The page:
Hmmm...that reminds me. I normally like to drink coffee black. But at times I will order a "dirty" chai which is essentially a masala chai with espresso shots. Now, I'm wondering if a dirty chai coffee blend would be in order (coffee beans with a hint of cardamon, cinnamon, cloves, star anise, ginger, black pepper).
Sorry to jump in late to this thread, but it is relevant to my interests :-)
We use an 8-cup Chemex pour-over and a run-of-the-mill Farberware electric kettle which we discovered while visiting the UK. While we used to use paper filters, that ended up being way too much waste and really dominated the compost pile, so we replaced it with a re-usable filter.
For a number of years we'd gone thru this horrible phase of buying increasingly expensive automatic grind-and-brew machines, hoping that the new one would be better than the last, but alas! The luddite approach has been a massive improvement for a few years now. Remarkable how many household "conveniences" have gone by the wayside in the same manner.
Yes - vaccuum brewer, here.
Love it for the cup it makes, and also for the ritual of it: boil pre-boil water, pour into glass bowl, light flame under it. Grind coffee, add to top bowl. Wait for the water to boil and move from the lower bowl to the top bowl.
Let boil exactly 90 seconds.
Remove flame, and watch the magic as the (now empty) lower bowl cools and sucks the brewed coffee through the grounds and into the lower bowl.
Pictured, the 3-cup Yama system. If I had to do it again, I'd go with the 5-cup, as I end up making 4 batches of coffee per day.
The vaccuum system is also portable, as you can see. Delicate, but portable.
The luddite approach has been a massive improvement for a few years now. Remarkable how many household "conveniences" have gone by the wayside in the same manner.
This is how the zombie apocalypse happens! electromagnetic solar flare pulse destroys all keurig, nespresso, etc machines. only people with thermomechanical coffee brewing techniques maintain their sanity. unable to attain the antidote, nespresso drinkers roam the streets in search of blood, to terrorize your neighbourhood.
I use a metal filter that fits in a mug. I only ever drink one mug a day (once or twice a week). I bought the filter for loose tea or something, a decade ago and repurposed it when I started drinking some coffee.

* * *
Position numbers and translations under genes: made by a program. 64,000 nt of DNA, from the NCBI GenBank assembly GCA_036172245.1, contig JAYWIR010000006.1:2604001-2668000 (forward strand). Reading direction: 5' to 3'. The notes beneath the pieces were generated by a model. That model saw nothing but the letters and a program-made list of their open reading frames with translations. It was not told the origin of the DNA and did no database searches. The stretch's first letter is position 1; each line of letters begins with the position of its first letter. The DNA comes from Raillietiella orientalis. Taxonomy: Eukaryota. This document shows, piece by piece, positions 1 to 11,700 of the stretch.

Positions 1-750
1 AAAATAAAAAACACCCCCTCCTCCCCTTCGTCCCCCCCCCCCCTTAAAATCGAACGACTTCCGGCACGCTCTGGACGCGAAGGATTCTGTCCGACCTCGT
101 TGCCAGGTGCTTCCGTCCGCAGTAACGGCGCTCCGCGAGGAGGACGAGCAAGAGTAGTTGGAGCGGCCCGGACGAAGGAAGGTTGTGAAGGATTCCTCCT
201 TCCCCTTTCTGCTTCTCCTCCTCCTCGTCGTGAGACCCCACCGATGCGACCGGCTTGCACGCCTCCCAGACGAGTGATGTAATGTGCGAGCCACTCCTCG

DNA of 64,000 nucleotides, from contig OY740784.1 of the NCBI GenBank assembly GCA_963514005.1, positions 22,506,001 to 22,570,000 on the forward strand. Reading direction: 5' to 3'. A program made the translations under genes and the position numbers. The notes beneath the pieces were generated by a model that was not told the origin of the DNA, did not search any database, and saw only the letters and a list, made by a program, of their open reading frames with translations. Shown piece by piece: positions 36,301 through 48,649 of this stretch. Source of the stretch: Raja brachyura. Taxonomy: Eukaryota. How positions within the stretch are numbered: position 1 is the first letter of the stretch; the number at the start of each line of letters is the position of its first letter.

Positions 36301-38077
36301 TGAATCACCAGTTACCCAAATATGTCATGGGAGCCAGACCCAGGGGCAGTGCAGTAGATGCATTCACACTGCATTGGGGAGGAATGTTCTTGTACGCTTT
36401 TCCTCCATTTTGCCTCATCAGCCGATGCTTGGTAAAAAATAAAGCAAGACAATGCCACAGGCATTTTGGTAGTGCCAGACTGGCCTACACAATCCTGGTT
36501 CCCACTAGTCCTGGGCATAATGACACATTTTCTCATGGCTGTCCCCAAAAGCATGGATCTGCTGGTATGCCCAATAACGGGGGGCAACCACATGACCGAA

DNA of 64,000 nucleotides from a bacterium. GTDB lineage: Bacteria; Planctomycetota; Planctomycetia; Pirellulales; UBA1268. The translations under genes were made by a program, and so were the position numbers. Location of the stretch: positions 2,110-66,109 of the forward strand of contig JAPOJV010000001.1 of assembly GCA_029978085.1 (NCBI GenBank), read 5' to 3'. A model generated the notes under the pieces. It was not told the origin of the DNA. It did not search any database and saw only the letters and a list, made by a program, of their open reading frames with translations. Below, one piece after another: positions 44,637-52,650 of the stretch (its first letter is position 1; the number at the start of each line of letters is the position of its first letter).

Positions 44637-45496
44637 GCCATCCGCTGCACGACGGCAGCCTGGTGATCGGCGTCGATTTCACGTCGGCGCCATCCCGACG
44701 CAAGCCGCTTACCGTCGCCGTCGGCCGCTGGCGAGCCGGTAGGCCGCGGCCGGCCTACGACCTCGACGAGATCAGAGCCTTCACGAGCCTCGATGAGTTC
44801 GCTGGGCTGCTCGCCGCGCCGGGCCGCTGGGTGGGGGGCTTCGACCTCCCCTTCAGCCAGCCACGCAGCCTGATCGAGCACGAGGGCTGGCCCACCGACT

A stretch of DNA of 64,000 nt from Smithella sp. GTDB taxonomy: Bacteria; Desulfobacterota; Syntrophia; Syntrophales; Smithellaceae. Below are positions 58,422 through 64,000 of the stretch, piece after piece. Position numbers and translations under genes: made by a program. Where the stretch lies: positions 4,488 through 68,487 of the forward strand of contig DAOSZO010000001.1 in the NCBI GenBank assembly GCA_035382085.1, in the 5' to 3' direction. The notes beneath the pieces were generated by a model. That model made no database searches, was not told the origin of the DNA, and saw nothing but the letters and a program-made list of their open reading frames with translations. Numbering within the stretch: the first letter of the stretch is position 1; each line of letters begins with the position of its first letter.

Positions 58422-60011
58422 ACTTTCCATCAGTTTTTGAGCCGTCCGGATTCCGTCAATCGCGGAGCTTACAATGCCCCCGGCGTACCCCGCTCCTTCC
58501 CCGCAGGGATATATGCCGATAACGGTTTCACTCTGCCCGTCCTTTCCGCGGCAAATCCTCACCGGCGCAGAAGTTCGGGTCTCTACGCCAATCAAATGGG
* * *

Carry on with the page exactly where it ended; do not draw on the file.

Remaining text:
Never used anything else (except cold brew jar).
These days I stir the grounds in the filter with a spoon, and this develops a little bit of a crema, which is nice.
The filter tends to let some of the finer sediment through, so I get a little slurp of mud at the end of the cujp.
I use an Aeropress for my first and last cup of the day, mocha pot the rest of the time, and a drip machine if I'm making coffee for more than one person.
I recently replaced the seal/gasket on my mocha pot and first bought the wrong size seal. I wasn't entirely sure which size (3/4-cup, 6-cup etc.) mocha pot I had, so I measured the broken seal before ordering. Turns out that the difference between 3/4-cup and 6-cup seals are only 5mm, and I wasn't measuring accurately enough, oops. Now I have three 3/4-cup seals (and a metal filter) I can't do anything with - if anybody wants them let me know and I'll send them to you.
I'm thinking of buying a metal filter for my Aeropress, as I'm starting to run low on paper filters (I re-use them 3 or 4 times, so I'm still using the pack I got with my Aeropress years ago). Is a metal filter worth it, or should I stick with paper filters?
I was happy with a metal filter back when I used my aeropress, but it lets through more of the oils. The flavor of the coffee produced will change and be a bit closer to french press or other metal filter based methods (to me it makes it more bitter).
I definitely prefer the metal filter on an aeropress over the paper filters. I mainly use my aeropress when I'm roasting my own coffee beans in which case I do a lighter roast (city+ to Full City roast) and the extra bitterness from the oils is useful in rounding out the flavor profile.